Apple Acknowledges “January 1, 1970” Date Bug, Promises Fix in Upcoming iOS Update


Following reports about the existence of a flaw bricking its iDevices, in a support document Apple has now officially acknowledged that the “January 1, 1970” bug affecting 64-bit iPhones, iPad, and iPod touch devices exists.

IPhone models

The document (which shows today, February 15, as the date of modification), doesn’t offer a fix, but simply mentions that Apple will issue a software update to fix the issue.

If you changed the date to May 1970 or earlier and can’t restart your iPhone, iPad, or iPod touch
Manually changing the date to May 1970 or earlier can prevent your iOS device from turning on after a restart.

An upcoming software update will prevent this issue from affecting iOS devices. If you have this issue, contact Apple Support.

You may recall from earlier reports that manually changing your iPhone’s date to January 1, 1970 will render your device useless, as it triggers a continuous reboot cycle. Some users have, however, reported successful restores through iTunes in DFU mode.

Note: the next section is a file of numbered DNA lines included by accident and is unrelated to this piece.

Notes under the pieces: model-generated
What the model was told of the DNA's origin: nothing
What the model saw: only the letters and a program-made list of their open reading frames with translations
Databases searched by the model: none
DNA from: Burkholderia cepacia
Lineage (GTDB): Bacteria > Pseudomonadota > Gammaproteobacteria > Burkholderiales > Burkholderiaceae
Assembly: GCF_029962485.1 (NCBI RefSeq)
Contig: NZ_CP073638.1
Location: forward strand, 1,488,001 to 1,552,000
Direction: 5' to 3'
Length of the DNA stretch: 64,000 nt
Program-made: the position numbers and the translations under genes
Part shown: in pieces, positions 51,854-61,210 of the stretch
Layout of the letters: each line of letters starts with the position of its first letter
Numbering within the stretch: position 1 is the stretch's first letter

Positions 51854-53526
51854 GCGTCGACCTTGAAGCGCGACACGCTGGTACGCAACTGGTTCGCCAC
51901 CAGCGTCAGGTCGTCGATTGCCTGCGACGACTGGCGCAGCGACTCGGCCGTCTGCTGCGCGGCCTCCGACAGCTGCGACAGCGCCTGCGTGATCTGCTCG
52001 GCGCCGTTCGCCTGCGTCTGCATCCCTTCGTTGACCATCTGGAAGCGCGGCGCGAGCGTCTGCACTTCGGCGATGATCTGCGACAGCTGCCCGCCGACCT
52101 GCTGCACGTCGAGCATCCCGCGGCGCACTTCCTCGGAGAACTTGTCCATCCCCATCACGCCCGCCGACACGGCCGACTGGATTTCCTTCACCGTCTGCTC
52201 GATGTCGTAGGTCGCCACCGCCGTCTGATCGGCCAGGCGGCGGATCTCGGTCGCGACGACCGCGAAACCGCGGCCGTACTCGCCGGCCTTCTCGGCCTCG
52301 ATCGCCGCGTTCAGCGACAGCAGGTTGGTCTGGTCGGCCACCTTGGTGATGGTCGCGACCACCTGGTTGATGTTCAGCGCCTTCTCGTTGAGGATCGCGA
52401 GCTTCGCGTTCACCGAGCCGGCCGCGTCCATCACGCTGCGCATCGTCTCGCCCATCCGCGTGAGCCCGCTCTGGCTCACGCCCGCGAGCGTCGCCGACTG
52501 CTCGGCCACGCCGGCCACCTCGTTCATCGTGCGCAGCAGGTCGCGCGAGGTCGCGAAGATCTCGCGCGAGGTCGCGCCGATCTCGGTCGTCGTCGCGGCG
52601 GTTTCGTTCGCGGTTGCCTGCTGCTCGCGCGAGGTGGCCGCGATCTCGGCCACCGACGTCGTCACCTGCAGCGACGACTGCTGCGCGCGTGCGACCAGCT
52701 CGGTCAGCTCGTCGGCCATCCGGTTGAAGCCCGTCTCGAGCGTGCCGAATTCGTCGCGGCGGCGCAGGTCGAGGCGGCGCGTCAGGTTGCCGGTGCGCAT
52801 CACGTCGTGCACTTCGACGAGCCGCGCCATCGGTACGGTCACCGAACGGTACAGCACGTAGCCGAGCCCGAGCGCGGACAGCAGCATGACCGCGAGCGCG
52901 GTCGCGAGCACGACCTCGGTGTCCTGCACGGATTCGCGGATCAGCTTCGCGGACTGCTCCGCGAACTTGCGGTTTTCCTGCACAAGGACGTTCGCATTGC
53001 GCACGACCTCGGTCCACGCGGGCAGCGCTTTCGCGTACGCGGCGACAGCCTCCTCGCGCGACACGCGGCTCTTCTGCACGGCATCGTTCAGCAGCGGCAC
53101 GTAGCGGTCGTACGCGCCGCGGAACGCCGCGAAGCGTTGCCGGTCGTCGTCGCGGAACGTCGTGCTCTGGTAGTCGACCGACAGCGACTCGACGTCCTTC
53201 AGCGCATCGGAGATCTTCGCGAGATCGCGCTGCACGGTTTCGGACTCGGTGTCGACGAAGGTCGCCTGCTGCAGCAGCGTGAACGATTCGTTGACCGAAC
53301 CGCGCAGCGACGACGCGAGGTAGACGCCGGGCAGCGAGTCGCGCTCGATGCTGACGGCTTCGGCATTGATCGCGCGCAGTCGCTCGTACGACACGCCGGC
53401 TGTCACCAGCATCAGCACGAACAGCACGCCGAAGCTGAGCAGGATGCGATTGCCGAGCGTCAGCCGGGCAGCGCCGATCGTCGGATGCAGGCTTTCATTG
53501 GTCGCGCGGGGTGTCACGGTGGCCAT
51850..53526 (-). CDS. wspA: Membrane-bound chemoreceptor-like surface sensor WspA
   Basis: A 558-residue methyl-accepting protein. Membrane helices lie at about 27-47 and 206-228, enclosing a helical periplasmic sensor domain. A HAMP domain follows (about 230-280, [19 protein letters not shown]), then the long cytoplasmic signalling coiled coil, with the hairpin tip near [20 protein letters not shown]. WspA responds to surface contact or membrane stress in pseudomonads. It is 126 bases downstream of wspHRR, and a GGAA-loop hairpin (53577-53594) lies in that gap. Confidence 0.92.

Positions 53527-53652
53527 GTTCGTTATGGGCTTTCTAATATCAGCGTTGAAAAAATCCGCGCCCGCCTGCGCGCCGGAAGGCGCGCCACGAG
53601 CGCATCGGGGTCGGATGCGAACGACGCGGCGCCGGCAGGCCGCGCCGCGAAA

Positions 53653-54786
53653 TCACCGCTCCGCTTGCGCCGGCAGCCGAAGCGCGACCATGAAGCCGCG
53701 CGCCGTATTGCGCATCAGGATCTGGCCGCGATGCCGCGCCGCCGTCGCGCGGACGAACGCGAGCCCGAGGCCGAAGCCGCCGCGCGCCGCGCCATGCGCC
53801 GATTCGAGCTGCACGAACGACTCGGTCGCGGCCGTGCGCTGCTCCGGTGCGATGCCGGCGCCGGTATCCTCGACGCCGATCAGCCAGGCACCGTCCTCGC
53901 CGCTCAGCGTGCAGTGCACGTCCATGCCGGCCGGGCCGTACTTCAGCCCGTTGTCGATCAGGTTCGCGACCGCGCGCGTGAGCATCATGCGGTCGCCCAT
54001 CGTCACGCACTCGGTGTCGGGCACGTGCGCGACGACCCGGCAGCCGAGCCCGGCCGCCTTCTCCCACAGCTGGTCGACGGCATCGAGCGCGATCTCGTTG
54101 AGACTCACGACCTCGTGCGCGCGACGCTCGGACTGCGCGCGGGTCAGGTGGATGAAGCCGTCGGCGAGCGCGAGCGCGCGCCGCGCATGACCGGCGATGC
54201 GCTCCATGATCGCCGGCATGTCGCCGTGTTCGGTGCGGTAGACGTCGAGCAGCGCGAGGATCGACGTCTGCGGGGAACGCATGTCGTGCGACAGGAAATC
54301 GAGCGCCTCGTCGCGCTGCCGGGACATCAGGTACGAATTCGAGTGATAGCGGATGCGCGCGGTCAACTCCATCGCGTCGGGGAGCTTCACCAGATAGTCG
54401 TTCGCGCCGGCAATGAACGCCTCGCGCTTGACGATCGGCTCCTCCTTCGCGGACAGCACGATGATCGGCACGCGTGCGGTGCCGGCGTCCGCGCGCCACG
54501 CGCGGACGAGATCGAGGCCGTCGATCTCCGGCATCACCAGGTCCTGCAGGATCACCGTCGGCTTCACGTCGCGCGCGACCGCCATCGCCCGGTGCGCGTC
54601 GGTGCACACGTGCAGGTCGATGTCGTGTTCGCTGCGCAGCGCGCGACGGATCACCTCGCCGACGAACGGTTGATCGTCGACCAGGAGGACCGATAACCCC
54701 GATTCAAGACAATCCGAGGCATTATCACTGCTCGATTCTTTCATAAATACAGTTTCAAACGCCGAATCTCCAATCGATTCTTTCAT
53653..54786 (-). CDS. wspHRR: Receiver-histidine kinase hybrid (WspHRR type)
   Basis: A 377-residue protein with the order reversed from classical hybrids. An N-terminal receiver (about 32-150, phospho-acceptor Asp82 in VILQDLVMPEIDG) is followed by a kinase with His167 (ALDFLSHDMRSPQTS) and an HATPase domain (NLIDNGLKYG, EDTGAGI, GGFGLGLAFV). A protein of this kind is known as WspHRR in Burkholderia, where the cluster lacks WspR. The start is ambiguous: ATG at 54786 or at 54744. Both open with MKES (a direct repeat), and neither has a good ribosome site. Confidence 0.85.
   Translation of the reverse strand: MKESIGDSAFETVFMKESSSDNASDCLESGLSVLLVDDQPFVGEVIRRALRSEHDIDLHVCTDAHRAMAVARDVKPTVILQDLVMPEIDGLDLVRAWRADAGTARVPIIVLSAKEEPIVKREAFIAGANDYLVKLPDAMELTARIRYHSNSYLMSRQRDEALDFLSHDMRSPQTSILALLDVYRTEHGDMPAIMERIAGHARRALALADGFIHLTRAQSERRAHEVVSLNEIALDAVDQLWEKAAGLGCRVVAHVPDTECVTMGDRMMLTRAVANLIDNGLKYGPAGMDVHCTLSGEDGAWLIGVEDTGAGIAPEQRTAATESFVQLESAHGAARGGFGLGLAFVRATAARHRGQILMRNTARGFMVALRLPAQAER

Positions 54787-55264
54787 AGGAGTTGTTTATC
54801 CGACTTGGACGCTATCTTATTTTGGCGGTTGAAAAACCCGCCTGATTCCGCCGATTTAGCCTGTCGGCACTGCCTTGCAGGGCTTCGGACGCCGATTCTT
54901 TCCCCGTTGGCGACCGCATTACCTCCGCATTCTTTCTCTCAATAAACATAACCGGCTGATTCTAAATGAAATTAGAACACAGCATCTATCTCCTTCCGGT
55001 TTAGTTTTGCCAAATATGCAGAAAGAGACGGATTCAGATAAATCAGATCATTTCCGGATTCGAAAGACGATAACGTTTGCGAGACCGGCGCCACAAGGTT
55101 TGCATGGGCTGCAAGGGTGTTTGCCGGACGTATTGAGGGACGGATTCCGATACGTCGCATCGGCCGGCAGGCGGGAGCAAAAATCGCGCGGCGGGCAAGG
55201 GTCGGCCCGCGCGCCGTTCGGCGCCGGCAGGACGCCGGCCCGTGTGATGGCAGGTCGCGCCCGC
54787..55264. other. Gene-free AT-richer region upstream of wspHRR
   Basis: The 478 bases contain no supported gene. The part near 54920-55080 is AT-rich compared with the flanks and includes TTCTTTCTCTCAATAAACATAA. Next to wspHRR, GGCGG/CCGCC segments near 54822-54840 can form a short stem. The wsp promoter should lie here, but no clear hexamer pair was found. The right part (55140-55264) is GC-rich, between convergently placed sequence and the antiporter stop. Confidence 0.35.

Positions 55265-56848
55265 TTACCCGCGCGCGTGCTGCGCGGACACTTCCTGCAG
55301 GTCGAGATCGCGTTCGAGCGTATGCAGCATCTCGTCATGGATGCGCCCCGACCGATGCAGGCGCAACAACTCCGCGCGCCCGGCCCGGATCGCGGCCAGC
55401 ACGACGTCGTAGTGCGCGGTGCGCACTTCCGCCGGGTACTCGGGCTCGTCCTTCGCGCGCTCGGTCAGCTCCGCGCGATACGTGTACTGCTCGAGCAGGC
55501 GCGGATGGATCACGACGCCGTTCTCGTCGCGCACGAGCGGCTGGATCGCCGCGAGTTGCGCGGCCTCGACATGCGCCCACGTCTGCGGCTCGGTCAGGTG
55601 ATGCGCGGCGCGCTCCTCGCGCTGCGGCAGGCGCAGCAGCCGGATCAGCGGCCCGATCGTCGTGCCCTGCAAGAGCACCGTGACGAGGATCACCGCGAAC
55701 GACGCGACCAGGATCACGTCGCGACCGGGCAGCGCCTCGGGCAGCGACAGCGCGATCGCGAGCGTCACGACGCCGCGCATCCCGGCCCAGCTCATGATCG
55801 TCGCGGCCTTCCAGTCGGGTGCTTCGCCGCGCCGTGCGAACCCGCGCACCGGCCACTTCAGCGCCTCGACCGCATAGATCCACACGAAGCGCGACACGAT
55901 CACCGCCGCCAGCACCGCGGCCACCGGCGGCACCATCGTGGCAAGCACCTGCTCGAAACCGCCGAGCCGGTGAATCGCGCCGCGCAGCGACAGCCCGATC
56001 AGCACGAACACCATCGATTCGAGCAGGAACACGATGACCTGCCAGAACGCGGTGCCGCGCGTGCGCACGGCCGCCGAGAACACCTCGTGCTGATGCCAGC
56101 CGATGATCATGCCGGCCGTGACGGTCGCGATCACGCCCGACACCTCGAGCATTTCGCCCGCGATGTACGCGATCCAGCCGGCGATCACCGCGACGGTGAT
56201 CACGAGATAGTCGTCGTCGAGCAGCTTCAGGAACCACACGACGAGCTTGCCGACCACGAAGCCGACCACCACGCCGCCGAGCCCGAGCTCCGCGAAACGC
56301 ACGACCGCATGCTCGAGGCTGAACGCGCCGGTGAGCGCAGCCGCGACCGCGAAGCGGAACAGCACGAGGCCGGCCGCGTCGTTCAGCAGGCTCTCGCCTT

The support document doesn’t detail the reason behind the mysterious bug, though Tom Scott, a YouTube video maker and programmer, speculates that by changing the time to a date to January 1, 1970 (which is Unix Epoch time 0), the device gets bricked because of an integer underflow (via MacRumors).


  • Ed Cicci

    Maybe I’m missing something but why would anyone want to back date their iPhone ?

  • Yeah I made the same comment.
    It boils down to stop screwing around with your friends iPhone and get back to work lol.

  • SOB

    I can see this for testing purposes. Some backend mainframes have data going back to the 1970’s. Say u needed to test getting recent transactions, then setting the date on your iDevice to an earlier date would make sense. Granted though that the average Joe wouldn’t run into this issue.